Kyoung H. Park had some new costumes for his actors: bright neon green tights, which he hands to actors Daniel K. Isaac and Raja Feather Kelly, both dressed in pajamas. “Why are we going now from pajamas to tights?” asked Isaac. Park paused before shrugging, “I don’t know yet.” It’s a rainy Tuesday and the three are developing a new work, PILLOWTALK, at the studio at the Baryshnikov Arts Center, as part of a three-week residency.
Pajamas to tights...it’s part of a larger question that the team is grappling with during this residency: how to best integrate the realism of the bedroom drama, with the surrealism of the dance sequences. “This process informed how we should actually choreograph the show when we premiere,” Park told me later, at the end of the residency.
Pillowtalk is a play for two men, about an interracial gay couple, navigating the ups and downs of marriage. It was inspired by Park’s own marriage, and the fight for marriage equality. During that time, Park was “really wondering what marriage meant and what would happen to the queer movement after the legalization of gay marriage.” And crucially, what do such institutions mean to queer communities of color, whose struggles go beyond that? Those musings became PILLOWTALK, what Park calls a “gay bedroom drama,” though the piece isn’t completely naturalistic; it also incorporates dance sequences modeled on a traditional pas de deux.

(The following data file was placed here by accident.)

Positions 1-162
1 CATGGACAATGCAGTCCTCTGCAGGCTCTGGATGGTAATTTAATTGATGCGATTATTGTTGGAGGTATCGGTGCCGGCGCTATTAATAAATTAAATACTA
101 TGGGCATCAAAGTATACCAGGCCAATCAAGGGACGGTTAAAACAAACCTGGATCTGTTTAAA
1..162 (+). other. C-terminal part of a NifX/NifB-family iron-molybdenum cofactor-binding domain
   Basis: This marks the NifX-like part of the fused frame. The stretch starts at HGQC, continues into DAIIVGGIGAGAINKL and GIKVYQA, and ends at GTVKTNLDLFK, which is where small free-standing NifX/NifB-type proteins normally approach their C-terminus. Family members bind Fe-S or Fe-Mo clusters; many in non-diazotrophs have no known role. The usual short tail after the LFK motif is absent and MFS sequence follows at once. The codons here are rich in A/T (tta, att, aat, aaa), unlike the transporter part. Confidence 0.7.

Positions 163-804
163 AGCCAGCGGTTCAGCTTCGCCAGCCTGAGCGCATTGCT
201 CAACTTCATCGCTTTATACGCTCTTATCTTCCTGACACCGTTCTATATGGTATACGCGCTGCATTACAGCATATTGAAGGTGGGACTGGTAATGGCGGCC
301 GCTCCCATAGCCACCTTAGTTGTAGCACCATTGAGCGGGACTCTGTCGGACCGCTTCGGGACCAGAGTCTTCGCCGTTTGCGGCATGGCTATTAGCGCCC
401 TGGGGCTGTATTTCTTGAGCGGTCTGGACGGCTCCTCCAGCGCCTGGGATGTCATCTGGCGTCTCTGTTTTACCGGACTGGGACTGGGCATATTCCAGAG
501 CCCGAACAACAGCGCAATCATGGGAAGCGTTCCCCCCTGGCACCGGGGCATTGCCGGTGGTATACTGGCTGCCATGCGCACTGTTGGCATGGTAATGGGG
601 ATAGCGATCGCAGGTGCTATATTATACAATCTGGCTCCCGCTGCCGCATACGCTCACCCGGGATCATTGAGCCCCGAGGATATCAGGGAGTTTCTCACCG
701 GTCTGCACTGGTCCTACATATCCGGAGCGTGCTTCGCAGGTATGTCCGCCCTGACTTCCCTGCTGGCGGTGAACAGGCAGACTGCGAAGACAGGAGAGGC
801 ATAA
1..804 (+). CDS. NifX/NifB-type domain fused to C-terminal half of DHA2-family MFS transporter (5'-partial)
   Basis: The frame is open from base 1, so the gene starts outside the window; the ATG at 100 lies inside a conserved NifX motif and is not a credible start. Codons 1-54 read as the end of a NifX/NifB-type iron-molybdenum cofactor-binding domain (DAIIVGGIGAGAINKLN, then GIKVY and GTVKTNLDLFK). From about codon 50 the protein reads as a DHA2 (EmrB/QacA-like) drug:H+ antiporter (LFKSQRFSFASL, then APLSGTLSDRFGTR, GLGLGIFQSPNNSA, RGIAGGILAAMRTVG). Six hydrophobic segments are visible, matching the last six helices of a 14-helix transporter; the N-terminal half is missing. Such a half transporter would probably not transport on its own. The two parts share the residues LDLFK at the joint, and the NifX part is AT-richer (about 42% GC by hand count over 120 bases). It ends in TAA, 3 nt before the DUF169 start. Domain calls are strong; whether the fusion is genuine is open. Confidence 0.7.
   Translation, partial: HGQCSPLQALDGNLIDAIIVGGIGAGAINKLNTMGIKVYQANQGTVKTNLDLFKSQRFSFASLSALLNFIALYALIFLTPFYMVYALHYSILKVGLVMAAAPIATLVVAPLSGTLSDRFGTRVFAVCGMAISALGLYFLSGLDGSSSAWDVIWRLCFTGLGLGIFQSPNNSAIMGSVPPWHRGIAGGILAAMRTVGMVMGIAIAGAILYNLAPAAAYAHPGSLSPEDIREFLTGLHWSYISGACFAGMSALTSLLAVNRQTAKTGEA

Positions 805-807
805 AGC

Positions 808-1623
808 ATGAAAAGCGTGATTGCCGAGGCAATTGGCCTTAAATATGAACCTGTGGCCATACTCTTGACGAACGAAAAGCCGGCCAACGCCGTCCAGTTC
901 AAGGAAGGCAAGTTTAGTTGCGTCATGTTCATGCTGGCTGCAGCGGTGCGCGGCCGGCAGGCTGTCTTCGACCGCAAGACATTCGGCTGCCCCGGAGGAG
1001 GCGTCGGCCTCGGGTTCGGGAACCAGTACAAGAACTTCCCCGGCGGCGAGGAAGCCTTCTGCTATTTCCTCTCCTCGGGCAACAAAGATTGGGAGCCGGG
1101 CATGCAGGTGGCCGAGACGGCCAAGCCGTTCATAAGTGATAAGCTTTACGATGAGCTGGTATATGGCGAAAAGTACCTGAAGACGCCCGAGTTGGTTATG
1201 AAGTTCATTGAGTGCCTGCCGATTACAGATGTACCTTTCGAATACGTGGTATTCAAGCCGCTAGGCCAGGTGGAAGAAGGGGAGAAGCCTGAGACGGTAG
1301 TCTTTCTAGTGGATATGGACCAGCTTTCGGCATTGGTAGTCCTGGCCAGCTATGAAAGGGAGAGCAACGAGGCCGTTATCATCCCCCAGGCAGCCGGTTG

Like marriage, the pas de deux is a form that is traditionally between a man and a woman. In turning that form into a dance for two men, PILLOWTALK is also making a commentary on modern marriage itself. “Marriage has changed; what is that change and how can we theatricalize that?” Park explained.
For the PILLOWTALK team, the BAC Residency has been a time to learn the rules of a pas de deux, and then break it. “The male and female dancer tropes are so codified,” said Park. “The female version is always very helpless and always looking graceful...and male dancers always have to combat this idea that male dancers are gay or feminine, by doing various athletic, powerful movement.” So, having two men do a pas de deux becomes a way to “play around with those gender norms and gender roles,” he explained. “When you've got two men, and asking men to butch it up or femme it up or be more dommy or be more subby, it's kind of playful if we're intentional about.”